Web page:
That night Tom and Huck were ready for their adventure. They hung about th_eighborhood of the tavern until after nine, one watching the alley at _istance and the other the tavern door. Nobody entered the alley or left it;
nobody resembling the Spaniard entered or left the tavern door. The nigh_romised to be a fair one; so Tom went home with the understanding that if _onsiderable degree of darkness came on, Huck was to come and "maow,"
whereupon he would slip out and try the keys. But the night remained clear,
and Huck closed his watch and retired to bed in an empty sugar hogshead abou_welve. Tuesday the boys had the same ill luck. Also Wednesday. But Thursda_ight promised better. Tom slipped out in good season with his aunt's old ti_antern, and a large towel to blindfold it with. He hid the lantern in Huck'_ugar hogshead and the watch began. An hour before midnight the tavern close_p and its lights (the only ones thereabouts) were put out. No Spaniard ha_een seen. Nobody had entered or left the alley. Everything was auspicious.
The blackness of darkness reigned, the perfect stillness was interrupted onl_y occasional mutterings of distant thunder.
Tom got his lantern, lit it in the hogshead, wrapped it closely in the towel,
and the two adventurers crept in the gloom toward the tavern. Huck stoo_entry and Tom felt his way into the alley. Then there was a season of waitin_nxiety that weighed upon Huck's spirits like a mountain. He began to wish h_ould see a flash from the lantern — it would frighten him, but it would a_east tell him that Tom was alive yet. It seemed hours since Tom ha_isappeared. Surely he must have fainted; maybe he was dead; maybe his hear_ad burst under terror and excitement. In his uneasiness Huck found himsel_rawing closer and closer to the alley; fearing all sorts of dreadful things,
and momentarily expecting some catastrophe to happen that would take away hi_reath. There was not much to take away, for he seemed only able to inhale i_y thimblefuls, and his heart would soon wear itself out, the way it wa_eating. Suddenly there was a flash of light and Tom came tearing by him:
."Run!" said he; "run, for your life!"
He needn't have repeated it; once was enough; Huck was making thirty or fort_iles an hour before the repetition was uttered. The boys never stopped til_hey reached the shed of a deserted slaughter-house at the lower end of th_illage. Just as they got within its shelter the storm burst and the rai_oured down. As soon as Tom got his breath he said:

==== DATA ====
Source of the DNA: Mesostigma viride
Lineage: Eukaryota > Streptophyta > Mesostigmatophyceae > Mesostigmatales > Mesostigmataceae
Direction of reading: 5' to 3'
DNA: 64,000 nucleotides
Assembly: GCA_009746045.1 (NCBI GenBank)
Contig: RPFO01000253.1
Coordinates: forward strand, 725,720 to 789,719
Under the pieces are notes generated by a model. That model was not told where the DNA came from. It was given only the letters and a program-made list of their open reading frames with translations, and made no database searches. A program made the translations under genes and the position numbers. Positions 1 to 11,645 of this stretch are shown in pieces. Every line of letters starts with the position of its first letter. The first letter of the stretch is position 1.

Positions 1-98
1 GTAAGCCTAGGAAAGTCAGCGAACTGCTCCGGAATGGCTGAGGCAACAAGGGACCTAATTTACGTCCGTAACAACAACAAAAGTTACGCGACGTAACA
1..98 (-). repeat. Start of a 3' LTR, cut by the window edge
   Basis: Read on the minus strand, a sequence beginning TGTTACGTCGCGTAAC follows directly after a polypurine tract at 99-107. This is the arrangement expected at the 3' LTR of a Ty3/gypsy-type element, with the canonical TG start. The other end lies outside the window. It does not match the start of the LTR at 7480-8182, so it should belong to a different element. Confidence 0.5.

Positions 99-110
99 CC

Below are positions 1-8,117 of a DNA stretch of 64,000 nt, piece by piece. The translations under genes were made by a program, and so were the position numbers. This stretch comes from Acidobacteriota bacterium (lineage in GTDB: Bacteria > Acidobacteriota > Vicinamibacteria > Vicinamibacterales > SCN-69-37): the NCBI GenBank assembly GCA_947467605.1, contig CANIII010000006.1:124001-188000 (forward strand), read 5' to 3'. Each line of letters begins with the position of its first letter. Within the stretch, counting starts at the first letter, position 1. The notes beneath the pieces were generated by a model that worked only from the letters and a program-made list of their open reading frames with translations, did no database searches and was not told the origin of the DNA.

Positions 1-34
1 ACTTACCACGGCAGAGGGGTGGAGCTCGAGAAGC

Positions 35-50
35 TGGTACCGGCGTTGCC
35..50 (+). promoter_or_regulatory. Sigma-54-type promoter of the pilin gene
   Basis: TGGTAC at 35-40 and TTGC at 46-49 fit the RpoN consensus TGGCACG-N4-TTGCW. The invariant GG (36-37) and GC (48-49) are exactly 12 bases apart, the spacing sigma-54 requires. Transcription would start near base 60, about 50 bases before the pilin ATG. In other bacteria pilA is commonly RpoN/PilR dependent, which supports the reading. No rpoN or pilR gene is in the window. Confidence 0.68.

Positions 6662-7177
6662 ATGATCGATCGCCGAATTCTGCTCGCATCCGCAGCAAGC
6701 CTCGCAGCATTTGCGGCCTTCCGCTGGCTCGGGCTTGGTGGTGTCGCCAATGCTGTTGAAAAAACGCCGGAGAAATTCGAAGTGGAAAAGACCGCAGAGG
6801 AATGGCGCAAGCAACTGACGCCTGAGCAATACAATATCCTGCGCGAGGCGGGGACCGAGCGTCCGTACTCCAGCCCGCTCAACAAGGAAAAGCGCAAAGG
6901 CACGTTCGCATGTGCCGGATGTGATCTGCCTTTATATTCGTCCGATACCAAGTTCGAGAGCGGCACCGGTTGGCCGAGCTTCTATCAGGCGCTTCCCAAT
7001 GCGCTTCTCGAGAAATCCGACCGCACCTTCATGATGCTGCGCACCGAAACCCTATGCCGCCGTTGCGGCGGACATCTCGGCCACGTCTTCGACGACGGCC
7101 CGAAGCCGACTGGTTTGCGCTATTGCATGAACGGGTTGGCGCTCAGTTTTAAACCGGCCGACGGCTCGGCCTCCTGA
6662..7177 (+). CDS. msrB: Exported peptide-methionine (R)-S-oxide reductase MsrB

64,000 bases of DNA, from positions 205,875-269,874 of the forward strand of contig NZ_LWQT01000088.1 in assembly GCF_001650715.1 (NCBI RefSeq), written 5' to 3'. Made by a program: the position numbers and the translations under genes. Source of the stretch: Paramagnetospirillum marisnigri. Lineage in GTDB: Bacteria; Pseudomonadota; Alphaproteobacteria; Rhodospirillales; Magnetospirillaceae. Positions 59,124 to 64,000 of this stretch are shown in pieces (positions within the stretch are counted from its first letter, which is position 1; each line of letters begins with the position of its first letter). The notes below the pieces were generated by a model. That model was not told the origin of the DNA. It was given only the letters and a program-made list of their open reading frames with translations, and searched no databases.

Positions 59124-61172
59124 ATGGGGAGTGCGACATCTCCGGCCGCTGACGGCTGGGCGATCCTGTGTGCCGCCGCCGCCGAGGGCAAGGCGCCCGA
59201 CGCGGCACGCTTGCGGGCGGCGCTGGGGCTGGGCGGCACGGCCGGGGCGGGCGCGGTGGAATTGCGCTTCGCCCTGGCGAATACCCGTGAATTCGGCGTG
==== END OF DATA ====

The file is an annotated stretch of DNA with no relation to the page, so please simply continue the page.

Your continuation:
"Huck, it was awful! I tried two of the keys, just as soft as I could; bu_hey seemed to make such a power of racket that I couldn't hardly get m_reath I was so scared. They wouldn't turn in the lock, either. Well, withou_oticing what I was doing, I took hold of the knob, and open comes the door!
It warn't locked! I hopped in, and shook off the towel, and, great Caesar'_host!"
"What! — what'd you see, Tom?"
"Huck, I most stepped onto Injun Joe's hand!"
"Yes! He was lying there, sound asleep on the floor, with his old patch on hi_ye and his arms spread out."
"Lordy, what did you do? Did he wake up?"
"No, never budged. Drunk, I reckon. I just grabbed that towel and started!"
"I'd never 'a' thought of the towel, I bet!"
"Well, I would. My aunt would make me mighty sick if I lost it."
"Say, Tom, did you see that box?"
"Huck, I didn't wait to look around. I didn't see the box, I didn't see th_ross. I didn't see anything but a bottle and a tin cup on the floor by Inju_oe; yes, I saw two barrels and lots more bottles in the room. Don't you see,
now, what's the matter with that ha'nted room?"
"Why, it's ha'nted with whiskey! Maybe all the Temperance Taverns have got _a'nted room, hey, Huck?"
"Well, I reckon maybe that's so. Who'd 'a' thought such a thing? But say, Tom,
now's a mighty good time to get that box, if Injun Joe's drunk."
"It is, that! You try it!"
"Well, no — I reckon not."
"And I reckon not, Huck. Only one bottle alongside of Injun Joe ain't enough.
If there'd been three, he'd be drunk enough and I'd do it."
There was a long pause for reflection, and then Tom said:
"Lookyhere, Huck, less not try that thing any more till we know Injun Joe'_ot in there. It's too scary. Now, if we watch every night, we'll be dead sur_o see him go out, some time or other, and then we'll snatch that bo_uicker'n lightning."
"Well, I'm agreed. I'll watch the whole night long, and I'll do it ever_ight, too, if you'll do the other part of the job."
"All right, I will. All you got to do is to trot up Hooper Street a block an_aow — and if I'm asleep, you throw some gravel at the window and that'l_etch me."
"Agreed, and good as wheat!"
"Now, Huck, the storm's over, and I'll go home. It'll begin to be daylight i_ couple of hours. You go back and watch that long, will you?"
"I said I would, Tom, and I will. I'll ha'nt that tavern every night for _ear! I'll sleep all day and I'll stand watch all night."
"That's all right. Now, where you going to sleep?"
"In Ben Rogers' hayloft. He lets me, and so does his pap's nigger man, Uncl_ake. I tote water for Uncle Jake whenever he wants me to, and any time I as_im he gives me a little something to eat if he can spare it. That's a might_ood nigger, Tom. He likes me, becuz I don't ever act as if I was above him.
Sometime I've set right down and eat with him. But you needn't tell that. _ody's got to do things when he's awful hungry he wouldn't want to do as _teady thing."
"Well, if I don't want you in the daytime, I'll let you sleep. I won't com_othering around. Any time you see something's up, in the night, just ski_ight around and maow."